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Taken together, these studies suggest that men and women have vastly different views of what it means to be “just friends”—and that these differing views have the potential to lead to trouble.
Although women seem to be genuine in their belief that opposite-sex friendships are platonic, men seem unable to turn off their desire for something more. But if we all thought like men, we’d probably be facing a serious overpopulation crisis.
He can be reached at garethideas AT or Twitter @garethideas. Ward is a doctoral candidate in the Department of Psychology at Harvard University.
However, the differences between men and women appeared here as well.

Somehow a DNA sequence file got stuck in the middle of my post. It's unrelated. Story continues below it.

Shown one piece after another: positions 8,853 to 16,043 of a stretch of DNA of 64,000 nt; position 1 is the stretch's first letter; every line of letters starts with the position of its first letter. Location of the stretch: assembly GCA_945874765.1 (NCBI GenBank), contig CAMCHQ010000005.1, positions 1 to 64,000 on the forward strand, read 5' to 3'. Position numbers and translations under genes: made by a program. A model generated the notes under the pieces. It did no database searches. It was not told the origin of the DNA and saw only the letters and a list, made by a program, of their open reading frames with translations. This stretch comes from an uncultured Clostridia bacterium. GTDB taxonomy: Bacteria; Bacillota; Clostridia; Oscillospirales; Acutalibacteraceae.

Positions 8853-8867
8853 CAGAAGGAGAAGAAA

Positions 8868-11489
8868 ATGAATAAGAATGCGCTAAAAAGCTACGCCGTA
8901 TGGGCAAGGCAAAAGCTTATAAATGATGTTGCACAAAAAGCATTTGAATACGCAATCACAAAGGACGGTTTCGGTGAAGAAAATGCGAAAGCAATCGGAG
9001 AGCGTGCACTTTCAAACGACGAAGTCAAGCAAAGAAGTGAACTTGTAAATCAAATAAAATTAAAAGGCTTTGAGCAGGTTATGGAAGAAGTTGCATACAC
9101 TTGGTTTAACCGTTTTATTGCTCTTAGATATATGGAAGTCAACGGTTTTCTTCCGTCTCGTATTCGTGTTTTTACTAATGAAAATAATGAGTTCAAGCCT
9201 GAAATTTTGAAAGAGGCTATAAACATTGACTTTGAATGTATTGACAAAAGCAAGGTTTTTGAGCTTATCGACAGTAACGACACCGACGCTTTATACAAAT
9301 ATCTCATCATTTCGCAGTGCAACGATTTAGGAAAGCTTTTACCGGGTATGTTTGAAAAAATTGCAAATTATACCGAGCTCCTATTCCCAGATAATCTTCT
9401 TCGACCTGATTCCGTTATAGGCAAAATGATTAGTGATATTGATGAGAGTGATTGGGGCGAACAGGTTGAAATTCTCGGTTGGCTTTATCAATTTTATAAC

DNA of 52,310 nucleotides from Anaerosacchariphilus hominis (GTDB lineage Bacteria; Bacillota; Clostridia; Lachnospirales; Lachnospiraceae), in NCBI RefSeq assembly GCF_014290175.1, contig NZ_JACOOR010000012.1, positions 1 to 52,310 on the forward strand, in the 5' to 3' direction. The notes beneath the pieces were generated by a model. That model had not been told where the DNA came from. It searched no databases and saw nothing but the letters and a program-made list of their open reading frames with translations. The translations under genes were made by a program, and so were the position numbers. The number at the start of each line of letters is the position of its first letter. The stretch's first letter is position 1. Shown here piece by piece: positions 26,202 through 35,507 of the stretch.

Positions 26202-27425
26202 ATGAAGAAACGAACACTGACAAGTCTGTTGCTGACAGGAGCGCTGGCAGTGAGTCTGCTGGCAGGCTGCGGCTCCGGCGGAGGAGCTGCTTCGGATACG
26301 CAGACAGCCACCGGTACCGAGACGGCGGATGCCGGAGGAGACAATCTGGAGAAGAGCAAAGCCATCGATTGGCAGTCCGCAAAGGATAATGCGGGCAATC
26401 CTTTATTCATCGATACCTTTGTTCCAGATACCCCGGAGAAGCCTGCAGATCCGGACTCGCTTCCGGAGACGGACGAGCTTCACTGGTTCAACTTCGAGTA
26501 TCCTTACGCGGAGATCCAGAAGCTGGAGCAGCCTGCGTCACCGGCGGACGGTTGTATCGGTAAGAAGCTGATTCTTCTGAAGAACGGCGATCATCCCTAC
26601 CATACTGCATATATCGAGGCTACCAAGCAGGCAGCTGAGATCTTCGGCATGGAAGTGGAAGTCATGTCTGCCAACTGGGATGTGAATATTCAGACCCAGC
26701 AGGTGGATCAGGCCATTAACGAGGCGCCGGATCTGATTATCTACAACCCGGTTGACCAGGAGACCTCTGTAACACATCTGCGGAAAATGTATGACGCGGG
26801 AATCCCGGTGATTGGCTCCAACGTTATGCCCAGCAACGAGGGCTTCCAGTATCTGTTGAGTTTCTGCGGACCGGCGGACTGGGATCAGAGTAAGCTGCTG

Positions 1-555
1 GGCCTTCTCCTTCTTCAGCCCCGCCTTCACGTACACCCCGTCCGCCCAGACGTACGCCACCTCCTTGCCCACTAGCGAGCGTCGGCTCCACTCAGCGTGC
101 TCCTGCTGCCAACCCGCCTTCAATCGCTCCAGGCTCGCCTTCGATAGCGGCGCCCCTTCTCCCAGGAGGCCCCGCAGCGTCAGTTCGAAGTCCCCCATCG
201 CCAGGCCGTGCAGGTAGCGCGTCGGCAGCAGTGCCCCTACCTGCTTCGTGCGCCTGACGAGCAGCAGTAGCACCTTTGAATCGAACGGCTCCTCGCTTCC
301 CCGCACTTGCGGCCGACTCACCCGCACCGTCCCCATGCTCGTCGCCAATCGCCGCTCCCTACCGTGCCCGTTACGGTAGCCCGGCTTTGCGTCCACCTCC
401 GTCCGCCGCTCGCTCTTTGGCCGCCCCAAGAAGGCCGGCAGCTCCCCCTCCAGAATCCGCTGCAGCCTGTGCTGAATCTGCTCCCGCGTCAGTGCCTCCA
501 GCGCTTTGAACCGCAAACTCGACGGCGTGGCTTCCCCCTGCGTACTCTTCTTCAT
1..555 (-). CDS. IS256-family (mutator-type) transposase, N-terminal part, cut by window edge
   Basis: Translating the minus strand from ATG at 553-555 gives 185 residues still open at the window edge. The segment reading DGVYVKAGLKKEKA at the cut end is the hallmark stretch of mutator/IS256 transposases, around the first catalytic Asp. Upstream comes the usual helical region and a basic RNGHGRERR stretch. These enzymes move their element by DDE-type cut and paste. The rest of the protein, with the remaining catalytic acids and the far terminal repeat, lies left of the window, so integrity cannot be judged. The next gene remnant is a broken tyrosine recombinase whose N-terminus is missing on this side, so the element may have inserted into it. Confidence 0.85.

Males were significantly more likely than females to list romantic attraction as a benefit of opposite-sex friendships, and this discrepancy increased as men aged—males on the younger end of the spectrum were four times more likely than females to report romantic attraction as a benefit of opposite-sex friendships, whereas those on the older end of the spectrum were ten times more likely to do the same.
In fact, men’s estimates of how attractive they were to their female friends had virtually nothing to do with how these women actually felt, and almost everything to do with how the men themselves felt—basically, males assumed that any romantic attraction they experienced was mutual, and were blind to the actual level of romantic interest felt by their female friends.
Women, too, were blind to the mindset of their opposite-sex friends; because females generally were not attracted to their male friends, they assumed that this lack of attraction was mutual.